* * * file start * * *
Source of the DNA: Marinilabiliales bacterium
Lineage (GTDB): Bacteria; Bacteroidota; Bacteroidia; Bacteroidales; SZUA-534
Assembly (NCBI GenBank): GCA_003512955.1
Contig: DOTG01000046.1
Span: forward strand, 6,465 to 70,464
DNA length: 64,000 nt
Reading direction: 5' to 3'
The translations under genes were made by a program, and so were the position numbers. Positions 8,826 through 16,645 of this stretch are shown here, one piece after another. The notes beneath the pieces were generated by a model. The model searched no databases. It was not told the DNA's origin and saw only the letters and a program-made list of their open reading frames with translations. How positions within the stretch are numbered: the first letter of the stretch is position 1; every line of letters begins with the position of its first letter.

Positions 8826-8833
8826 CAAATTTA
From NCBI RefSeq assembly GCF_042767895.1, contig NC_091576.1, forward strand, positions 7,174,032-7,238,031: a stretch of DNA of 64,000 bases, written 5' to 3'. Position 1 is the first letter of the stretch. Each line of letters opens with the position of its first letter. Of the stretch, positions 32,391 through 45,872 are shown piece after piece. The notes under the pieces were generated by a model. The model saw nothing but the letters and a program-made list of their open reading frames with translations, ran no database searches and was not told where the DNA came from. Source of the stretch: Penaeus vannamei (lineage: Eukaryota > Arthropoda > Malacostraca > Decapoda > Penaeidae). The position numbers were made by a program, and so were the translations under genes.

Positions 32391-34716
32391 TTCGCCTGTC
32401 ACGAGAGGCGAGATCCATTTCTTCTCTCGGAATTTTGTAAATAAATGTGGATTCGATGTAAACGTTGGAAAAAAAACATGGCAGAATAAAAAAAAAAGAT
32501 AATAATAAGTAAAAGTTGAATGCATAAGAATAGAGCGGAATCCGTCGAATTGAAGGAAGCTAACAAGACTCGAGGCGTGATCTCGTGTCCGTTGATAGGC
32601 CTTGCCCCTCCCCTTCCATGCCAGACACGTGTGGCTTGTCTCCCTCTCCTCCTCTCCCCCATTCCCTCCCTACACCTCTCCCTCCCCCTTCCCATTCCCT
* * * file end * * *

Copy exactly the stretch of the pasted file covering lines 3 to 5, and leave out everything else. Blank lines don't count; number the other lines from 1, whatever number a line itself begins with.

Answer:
Assembly (NCBI GenBank): GCA_003512955.1
Contig: DOTG01000046.1
Span: forward strand, 6,465 to 70,464